Electric Field-Induced Disruption and Releasing Viable Content from Extracellular Vesicles
In order to more fully elucidate the biogenesis of exosomes, a type of extracellular vesicles (EVs) and understand the role of EVs in disease processes, it is necessary to develop methods to capture EVs and induce the unloading of viable cargo. Traditionally, ultracentrifugation followed by chemical based EV lysis techniques is used to isolate these extracellular vesicles and release their internal content. Here, we describe a novel technique for capturing and releasing exosomal content through magnetic bead-based EV extraction coupled with electric field induced release and measurement (EFIRM). The usage of low-voltage electric fields allows the EV to be lysed without chemical treatment, and surface immobilized probes can allow for the rapid capture of the content of lysed EVs. EFIRM as an integrated EV lysing and analysis system offers great potential for the investigation of EVs in clinical and basic science contexts.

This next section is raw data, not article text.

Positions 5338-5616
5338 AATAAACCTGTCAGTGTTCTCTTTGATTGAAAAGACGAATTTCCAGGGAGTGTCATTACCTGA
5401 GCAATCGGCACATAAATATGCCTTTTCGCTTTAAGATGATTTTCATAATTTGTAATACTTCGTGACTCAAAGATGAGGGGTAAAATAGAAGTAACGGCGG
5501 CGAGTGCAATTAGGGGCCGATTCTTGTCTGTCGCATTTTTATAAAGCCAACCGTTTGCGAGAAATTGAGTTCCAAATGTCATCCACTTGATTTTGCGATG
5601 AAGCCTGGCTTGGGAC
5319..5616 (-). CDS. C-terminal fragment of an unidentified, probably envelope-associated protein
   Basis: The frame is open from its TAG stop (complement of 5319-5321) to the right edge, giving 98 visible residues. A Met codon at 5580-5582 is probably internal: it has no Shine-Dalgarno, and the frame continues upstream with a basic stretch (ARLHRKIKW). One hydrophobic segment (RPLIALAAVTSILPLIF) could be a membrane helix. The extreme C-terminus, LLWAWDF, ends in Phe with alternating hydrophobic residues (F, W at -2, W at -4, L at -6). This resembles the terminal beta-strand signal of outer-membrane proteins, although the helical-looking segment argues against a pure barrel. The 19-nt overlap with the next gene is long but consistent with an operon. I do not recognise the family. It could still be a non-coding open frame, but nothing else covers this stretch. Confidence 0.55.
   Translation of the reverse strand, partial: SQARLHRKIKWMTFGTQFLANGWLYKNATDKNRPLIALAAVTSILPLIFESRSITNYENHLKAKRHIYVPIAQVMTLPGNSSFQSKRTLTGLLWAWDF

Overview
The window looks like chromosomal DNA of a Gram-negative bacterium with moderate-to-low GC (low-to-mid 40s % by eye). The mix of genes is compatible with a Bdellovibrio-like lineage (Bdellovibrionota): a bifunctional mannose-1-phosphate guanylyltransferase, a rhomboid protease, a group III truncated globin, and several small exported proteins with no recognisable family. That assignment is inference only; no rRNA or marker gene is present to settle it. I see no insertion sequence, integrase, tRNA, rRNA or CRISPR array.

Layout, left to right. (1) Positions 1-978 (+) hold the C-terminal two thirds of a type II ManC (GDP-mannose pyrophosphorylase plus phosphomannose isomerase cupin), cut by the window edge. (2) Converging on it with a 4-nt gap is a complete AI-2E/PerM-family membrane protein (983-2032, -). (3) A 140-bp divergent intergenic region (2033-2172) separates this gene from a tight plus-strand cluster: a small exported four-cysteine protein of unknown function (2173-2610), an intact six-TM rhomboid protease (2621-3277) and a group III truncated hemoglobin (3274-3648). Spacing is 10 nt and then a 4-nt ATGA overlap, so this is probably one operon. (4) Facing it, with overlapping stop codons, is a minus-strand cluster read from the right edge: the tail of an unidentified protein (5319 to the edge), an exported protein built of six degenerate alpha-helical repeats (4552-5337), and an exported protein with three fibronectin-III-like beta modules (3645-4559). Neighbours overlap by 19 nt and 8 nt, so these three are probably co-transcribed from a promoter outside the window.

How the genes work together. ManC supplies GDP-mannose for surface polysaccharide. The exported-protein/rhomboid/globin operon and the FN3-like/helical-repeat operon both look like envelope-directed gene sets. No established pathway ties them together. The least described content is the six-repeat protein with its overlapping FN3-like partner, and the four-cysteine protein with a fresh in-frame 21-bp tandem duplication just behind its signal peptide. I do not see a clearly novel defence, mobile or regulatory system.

Key wordsExosomes Extracellular vesicles Electric field induced release and measurement (EFIRM) Biomarkers Diagnostics
Research reported in this publication was supported by the National Institute of Dental & Craniofacial Research of the National Institutes of Health under Award Number T90DE022734. The content is solely the responsibility of the authors and does not necessarily represent the official views of the National Institutes of Health.
Disclosures: David Wong is cofounder of RNAmeTRIX Inc., a molecular diagnostic company. He holds equity in RNAmeTRIX, and serves as a company Director and Scientific Advisor. The University of California also holds equity in RNAmeTRIX. Intellectual property that David Wong invented and which was patented by the University of California and has been licensed to RNAmeTRIX. Additionally, he is a consultant to PeriRx.
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